So that's the "mansion". Here sometimes condominiums used to be referred to as "mansion" mistakenly or purposely by the real estate business.
How wonderful this huge area is a rich natural environment of plants and living creatures, of course of people.

Enjoy your blessing!

biebkriebels said...

That is a wonderful house and I am glad it will be looked after properly by the Trust. Beautiful photos of the surroundings, nice post.

louciao said...

An enchanted setting, indeed! Thank you for this most enjoyable guided tour.

Sciarada said...

Ciao Ruby, this post is beautiful, where art, nature and beauty coexist in perfect harmony!
Have a good day!

sarah said...

I think maybe there are many things of drowsy state like that building in Scotland. The color of greens or atmosphere in Scotland evoke fairly story.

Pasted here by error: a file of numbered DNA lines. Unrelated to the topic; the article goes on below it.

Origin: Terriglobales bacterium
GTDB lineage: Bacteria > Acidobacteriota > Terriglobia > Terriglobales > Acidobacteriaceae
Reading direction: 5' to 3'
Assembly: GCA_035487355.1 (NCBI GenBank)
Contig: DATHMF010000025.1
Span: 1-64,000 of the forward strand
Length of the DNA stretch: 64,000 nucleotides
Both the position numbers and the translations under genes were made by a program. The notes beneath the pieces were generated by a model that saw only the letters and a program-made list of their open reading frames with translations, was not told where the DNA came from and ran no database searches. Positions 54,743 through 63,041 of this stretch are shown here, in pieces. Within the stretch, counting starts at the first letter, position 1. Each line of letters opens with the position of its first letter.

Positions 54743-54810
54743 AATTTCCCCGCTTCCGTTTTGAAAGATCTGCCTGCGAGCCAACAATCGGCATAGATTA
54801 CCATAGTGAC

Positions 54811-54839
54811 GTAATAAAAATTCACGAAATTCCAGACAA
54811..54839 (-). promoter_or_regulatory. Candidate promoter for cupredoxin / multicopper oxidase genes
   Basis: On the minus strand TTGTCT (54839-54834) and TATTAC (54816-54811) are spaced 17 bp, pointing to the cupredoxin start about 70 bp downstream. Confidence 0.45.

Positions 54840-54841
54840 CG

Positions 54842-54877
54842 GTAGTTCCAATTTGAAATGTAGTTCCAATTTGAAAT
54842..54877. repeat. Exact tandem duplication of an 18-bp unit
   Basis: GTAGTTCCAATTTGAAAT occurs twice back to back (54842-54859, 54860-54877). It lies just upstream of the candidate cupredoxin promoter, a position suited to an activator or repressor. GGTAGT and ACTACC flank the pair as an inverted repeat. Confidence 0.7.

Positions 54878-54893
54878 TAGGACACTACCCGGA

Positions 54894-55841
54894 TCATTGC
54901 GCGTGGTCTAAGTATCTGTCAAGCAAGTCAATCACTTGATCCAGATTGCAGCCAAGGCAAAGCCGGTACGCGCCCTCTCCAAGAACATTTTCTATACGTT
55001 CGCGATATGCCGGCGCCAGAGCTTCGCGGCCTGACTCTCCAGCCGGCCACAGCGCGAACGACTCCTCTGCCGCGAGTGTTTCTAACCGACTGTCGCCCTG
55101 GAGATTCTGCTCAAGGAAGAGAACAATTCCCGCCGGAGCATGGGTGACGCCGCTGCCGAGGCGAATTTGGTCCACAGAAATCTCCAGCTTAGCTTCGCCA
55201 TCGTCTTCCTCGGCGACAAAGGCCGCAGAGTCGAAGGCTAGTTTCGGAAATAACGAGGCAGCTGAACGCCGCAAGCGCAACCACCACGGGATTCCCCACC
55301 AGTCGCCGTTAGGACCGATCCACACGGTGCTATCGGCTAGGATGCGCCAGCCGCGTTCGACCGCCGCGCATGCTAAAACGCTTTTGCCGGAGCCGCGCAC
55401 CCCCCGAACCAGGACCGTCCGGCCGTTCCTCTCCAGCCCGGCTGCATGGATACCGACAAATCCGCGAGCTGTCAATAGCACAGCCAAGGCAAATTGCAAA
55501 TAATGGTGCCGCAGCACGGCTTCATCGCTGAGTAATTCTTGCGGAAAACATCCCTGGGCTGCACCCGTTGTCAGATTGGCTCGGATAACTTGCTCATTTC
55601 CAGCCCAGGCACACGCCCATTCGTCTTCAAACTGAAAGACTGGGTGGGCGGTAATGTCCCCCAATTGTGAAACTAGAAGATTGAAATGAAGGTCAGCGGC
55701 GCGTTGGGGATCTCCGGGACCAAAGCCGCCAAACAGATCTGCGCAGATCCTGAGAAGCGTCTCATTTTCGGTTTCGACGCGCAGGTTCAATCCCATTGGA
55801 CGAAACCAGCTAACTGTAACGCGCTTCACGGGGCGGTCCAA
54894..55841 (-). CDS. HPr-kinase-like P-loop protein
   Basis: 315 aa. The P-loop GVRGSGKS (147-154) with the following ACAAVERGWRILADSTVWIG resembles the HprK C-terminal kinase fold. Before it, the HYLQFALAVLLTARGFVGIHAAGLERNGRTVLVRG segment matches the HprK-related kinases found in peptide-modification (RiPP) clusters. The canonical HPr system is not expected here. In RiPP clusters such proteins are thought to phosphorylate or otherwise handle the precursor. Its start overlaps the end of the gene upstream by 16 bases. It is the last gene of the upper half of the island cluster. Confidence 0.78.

I like Germander speedwell and it or other wild flowers also evoke fairly story,I feel.
Thank you for sharing!

Lynn said...

Thanks for the beautiful romp!

snowwhite said...

In the second photo, it looks like as if we were going through the entrance of the secret path! It leads us to hidden treasures, a graceful old house and wild flower gardens. This is a paradise being separated from an ordinary world. The lush green is so beautiful!
Have a great weekend!

stardust said...

Hi, Ruby! I feel as if entering a secret garden, too. And then, I’m fascinated by the beauty and grandeur of the mansion and its environment. Regarding “names of flowers”, I learned what you call those wild flowers in English. I do love the flowering meadow.


Red Rose. said...

Hi, Ruby
I am so glad to visit you today!
How wonderful place to walk!The second photo makes me dreamy with a romantic fairy tales. The old historical mansion is grandeur. I like the painting by Thomas Gainsborough. Yes, it is idealized pastoral landscape,and the lady with fashionable dress catches my eyes.
Have a fabulous day.